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It was unclear whether or not Friend had consulted the video assistant referee before blowing his whistle but the goal was chalked off and Villa were denied their equaliser.
Smith, who named the same starting line-up that beat Everton last week, felt the goal should have stood and defended Grealish against accusations of simulation.
“(It was a) good goal,” he said. “I think everyone else’s view was good goal.
“No one could understand why it wasn’t given. I spoke in the week about VAR and subjective decisions but that system is meant to right wrongs.
“I wondered what I’d be like when that system went against me. He got a nudge from (Wilfried) Zaha in the back. As he offloads it, (Gary) Cahill comes into the tackle as well. Simulation? No chance.
“Someone just put to me that his reputation may precede him. Well, he was the most fouled player in the Championship last season for a reason. He may be in this league as well. A perfectly good goal for me.
“I’ll probably get some waffle about the reasons, but it was a poor decision. I believe any goal that is scored goes to VAR. I don’t know whether it did or not.
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“For me, I didn’t understand the officials’ decision-making today.
“If you’re Jack Grealish, I’d be raging. He’s having his integrity questioned. He’s made a great run, laid it off for Henri Lansbury to score.
“He’s had his integrity questioned not only by the officials here, but in Stockley Park as well. Jack wasn’t even looking for a foul.”
Aston Villa boss Dean Smith believes his ‘powerful’ captain Jack Grealish has women weak at the knees.
The 23-year-old has become a firm favourite with the Villa Park faithful, building up a reputation as bit of a Jack-the-Lad character with his playing style and rockstar look.
But Smith believes the playmaker is now a true leader in the side’s ranks and couldn’t be more worthy of the captain’s armband.
Ahead of his side’s first Premier League match at Villa Park for three years, Smith said: “I felt Jack looked like a Premier League player last year playing in the Championship and I think he showed that against Tottenham last week.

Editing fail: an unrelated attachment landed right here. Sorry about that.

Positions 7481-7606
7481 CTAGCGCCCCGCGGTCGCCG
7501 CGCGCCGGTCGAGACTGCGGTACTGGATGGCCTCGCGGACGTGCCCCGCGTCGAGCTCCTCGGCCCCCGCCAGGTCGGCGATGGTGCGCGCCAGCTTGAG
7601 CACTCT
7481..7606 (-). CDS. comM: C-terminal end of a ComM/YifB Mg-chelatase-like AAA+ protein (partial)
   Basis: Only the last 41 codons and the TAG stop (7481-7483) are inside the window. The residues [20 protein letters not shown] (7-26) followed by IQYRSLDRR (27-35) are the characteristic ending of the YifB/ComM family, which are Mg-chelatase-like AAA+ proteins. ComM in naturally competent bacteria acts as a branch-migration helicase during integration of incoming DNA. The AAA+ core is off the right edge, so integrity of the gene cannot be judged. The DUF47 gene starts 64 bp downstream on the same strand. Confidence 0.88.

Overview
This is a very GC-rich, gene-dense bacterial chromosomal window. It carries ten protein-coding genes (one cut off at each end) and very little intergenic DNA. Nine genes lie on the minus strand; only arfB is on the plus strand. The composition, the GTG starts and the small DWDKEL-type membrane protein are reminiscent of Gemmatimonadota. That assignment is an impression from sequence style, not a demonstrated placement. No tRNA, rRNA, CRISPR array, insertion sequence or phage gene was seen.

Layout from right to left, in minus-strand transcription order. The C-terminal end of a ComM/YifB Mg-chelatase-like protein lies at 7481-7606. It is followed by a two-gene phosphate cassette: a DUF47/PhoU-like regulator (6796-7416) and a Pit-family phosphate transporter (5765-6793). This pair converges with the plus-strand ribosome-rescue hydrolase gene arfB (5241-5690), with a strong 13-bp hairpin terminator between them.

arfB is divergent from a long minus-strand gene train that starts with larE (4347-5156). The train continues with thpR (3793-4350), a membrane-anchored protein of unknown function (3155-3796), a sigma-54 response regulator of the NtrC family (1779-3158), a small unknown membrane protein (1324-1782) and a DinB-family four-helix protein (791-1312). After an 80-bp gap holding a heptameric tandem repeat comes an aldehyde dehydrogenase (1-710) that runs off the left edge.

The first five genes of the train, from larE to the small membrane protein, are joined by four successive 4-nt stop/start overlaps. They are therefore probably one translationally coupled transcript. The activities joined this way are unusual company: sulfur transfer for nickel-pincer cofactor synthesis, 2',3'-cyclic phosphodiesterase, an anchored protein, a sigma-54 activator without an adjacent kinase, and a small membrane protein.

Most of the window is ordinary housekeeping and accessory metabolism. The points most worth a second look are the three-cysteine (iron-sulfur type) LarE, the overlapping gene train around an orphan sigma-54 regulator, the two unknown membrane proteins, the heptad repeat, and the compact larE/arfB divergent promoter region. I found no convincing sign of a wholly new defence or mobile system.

“You just have to look at his legs now – and I’m sure there are probably a lot of girls out there who are looking at them! But as his head coach I see a real athlete now.
“He has got power in calves, he has got power in his gluts and he has got power in his thighs. With that, comes power and I think he has got quicker as a player and he looks at home in the Premier League now.”
Grealish boasts the unwanted record of having lost his last 19 matches in the top flight – and Smith has reaffirmed his belief that the Birmingham-born midfielder can prove his doubters wrong and reach the very top of football.
“The persona that’s around Jack, I really don’t pay much attention to,” he continued.
“It’s what he does when he comes into this training ground and when leaves this training ground that really matters to me. I know for a fact just how professional and how driven this lad is now.
“I saw it for myself on Tuesday when I came to watch the Villa ladies training at 8pm and he was still in the gym.“It just shows his dedication. We’d trained at Villa Park in the morning and were finished for the day.
“But Jack went home, had a sleep and then felt he needed to come in and do his usual gym session which he always does at the training ground.
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“So he was back here at our Bodymoor Heath base at 8pm on a Tuesday evening, which shows me how he has matured and how driven he is to become a top performer this season.
“I know how driven he is to succeed in the Premier League. On Saturday he intercepted so many balls against Spurs.
“We normally talk about Jack offensively or in the opposition’s third, but he knew he had to do a job for his teammates with the amount of possession Tottenham had and he worked so hard getting back.
“He was as gutted as anybody that he got robbed for their second goal. But it didn’t stop him getting on ball again. There were a number of times when he won it and carried the ball out of our penalty box- unfortunately the one time he got caught, we got punished and they scored.
“But he is an excellent player. He will learn and he can’t wait to be back in the Premier League at Villa Park for the first time in three years.”
Kane had gone three games without troubling the scorers at the Tottenham Hotspur Stadium but he put that right with two goals in four minutes to seal the three points in what was a curious early evening in north London.